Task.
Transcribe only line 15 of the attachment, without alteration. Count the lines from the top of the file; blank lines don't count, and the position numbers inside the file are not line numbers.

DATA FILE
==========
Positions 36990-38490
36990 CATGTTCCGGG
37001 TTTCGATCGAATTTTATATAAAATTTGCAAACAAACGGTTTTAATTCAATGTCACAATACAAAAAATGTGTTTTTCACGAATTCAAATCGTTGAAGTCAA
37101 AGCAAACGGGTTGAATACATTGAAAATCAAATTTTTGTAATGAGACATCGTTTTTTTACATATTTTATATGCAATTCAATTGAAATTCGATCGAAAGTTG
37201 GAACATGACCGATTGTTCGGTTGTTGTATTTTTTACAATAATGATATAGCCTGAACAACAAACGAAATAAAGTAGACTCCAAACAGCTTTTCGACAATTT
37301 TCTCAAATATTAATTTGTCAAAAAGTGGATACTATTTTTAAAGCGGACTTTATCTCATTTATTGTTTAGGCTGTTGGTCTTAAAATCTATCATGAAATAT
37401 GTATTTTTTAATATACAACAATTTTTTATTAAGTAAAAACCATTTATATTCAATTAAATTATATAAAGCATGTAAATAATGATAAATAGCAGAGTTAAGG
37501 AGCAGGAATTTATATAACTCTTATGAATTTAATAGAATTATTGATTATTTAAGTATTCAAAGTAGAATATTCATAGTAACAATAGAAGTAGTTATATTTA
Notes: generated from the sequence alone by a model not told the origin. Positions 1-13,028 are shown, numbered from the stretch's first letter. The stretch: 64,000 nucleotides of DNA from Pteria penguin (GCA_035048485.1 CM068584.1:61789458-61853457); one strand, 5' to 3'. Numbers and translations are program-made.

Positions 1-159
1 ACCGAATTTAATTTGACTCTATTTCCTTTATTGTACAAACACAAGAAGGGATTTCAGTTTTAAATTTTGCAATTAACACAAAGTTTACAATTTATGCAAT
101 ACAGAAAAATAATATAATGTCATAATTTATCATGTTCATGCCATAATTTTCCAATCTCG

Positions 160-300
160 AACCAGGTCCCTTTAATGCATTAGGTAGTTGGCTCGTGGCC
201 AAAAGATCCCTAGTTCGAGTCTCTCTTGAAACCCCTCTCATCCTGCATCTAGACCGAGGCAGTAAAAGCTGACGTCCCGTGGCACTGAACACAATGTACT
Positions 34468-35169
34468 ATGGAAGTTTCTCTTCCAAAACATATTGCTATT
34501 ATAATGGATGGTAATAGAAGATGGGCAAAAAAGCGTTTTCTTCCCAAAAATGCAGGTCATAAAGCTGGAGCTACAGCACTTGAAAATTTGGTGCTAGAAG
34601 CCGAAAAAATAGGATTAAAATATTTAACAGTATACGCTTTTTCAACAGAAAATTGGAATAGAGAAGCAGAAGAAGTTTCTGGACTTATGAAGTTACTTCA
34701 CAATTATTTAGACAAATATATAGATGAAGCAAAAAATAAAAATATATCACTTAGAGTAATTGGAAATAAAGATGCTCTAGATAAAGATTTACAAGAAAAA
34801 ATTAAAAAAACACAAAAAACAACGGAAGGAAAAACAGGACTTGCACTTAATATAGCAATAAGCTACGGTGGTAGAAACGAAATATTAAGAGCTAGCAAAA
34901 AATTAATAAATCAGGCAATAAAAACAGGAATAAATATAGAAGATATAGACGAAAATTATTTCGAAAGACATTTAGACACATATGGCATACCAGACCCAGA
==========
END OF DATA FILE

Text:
201 AAAAGATCCCTAGTTCGAGTCTCTCTTGAAACCCCTCTCATCCTGCATCTAGACCGAGGCAGTAAAAGCTGACGTCCCGTGGCACTGAACACAATGTACT